Henry VIII letter that "changed history" on show

Thu Apr 23, 2009 11:33am EDT
 
Email This Article |
Share This Article
  • Facebook
  • LinkedIn
  • Twitter
| Print This Article | Single Page
[-] Text [+]

By Mike Collett-White

LONDON (Reuters Life!) - A handwritten love letter from Henry VIII to Anne Boleyn, which curators say changed the course of history, is the star exhibit of a new show on the English king who came to power 500 years ago this week.

"Henry VIII: Man and Monarch" at London's British Library examines how a conventional medieval prince became a revolutionary monarch who broke with Rome and resorted to brutal means to push through his agenda.

The 1527 letter is one of 17 Henry wrote to Boleyn, testament to his passion for her since he confessed he found writing them "tedious and painful."

It is displayed alongside the king's ornately decorated portable desk on which the letter was probably written.

In the letter, in French and on loan from the Vatican, he said: "The proofs of your affection are such ... that they constrain me ever truly to honor, love and serve you."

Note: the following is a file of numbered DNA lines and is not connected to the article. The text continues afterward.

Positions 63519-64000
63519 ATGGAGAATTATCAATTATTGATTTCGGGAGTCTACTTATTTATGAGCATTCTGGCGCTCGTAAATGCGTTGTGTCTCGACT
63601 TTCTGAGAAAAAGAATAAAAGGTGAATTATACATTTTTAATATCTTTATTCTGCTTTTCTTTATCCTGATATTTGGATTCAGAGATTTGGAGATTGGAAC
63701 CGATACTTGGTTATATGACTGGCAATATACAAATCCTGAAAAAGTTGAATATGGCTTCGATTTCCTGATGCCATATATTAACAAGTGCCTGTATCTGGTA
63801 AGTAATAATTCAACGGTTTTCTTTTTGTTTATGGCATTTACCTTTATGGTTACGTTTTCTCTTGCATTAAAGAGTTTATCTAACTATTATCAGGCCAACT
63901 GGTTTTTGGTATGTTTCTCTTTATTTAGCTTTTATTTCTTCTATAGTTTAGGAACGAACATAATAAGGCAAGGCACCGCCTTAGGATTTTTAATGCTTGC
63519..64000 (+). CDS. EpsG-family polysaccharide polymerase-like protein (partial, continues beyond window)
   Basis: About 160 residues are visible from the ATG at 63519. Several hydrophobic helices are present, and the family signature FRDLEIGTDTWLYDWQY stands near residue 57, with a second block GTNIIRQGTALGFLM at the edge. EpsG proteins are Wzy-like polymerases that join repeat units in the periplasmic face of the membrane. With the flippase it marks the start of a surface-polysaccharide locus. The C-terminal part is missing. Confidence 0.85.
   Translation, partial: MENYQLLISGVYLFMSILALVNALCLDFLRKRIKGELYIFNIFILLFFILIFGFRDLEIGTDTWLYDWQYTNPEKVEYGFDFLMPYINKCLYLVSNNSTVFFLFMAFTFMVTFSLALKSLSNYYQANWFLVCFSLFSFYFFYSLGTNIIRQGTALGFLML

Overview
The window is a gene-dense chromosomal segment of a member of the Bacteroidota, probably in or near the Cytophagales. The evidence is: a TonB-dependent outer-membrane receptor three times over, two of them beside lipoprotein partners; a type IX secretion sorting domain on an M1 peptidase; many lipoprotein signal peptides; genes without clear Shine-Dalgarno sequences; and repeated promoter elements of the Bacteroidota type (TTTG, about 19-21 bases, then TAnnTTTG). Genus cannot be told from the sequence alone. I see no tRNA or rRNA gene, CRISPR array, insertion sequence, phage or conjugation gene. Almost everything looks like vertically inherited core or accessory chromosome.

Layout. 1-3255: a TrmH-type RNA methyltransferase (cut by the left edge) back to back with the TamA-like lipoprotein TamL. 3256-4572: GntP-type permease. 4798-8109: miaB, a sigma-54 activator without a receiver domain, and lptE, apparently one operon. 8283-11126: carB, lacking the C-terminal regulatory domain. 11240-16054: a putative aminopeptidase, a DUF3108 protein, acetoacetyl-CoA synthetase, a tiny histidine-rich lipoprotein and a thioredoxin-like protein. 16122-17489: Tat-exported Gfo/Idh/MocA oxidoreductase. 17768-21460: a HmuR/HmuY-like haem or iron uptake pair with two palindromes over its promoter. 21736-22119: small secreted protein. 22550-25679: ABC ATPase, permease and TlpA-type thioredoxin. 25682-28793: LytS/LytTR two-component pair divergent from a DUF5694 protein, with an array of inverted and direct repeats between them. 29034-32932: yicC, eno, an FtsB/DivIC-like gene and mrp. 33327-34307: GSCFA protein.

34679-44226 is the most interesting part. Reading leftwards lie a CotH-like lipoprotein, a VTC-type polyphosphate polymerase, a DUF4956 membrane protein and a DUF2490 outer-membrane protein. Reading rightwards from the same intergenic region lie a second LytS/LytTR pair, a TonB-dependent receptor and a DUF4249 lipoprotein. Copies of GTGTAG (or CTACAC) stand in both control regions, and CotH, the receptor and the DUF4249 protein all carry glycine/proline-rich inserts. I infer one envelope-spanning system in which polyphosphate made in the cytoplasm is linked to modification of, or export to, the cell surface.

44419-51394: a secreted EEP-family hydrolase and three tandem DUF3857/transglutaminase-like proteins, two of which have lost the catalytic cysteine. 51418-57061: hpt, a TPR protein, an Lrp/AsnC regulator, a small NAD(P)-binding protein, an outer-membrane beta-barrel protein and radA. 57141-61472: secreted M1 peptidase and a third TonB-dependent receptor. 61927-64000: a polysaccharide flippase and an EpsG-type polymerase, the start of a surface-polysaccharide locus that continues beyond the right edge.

Historians interpret the words as the moment Henry committed his future to Boleyn, encouraging him to annul his first marriage to Catherine of Aragon and set himself and England on a collision course with the Pope in Rome.

"We see the hand (Henry's handwriting) really for the first time with the love letter to Anne Boleyn," said historian David Starkey who curated the exhibition which runs until September 6.

"There is this extraordinary paradox -- this is a passionate love letter and yet this is the basis of all the revolutionary changes of the reign," Starkey told Reuters.   Continued...

 
<p>An undated handout image of a letter sent by King Henry VIII to Anne Boleyn in 1527. It is part of a new exhibition on the monarch at the British Library which runs from April 23 to September 6. The letter was one of 17 Henry wrote to Boleyn and marks the beginning of his quest to divorce Catherine of Aragon, which eventually led to his rift with the Catholic Church in Rome. REUTERS/Vatican Library/Handout</p>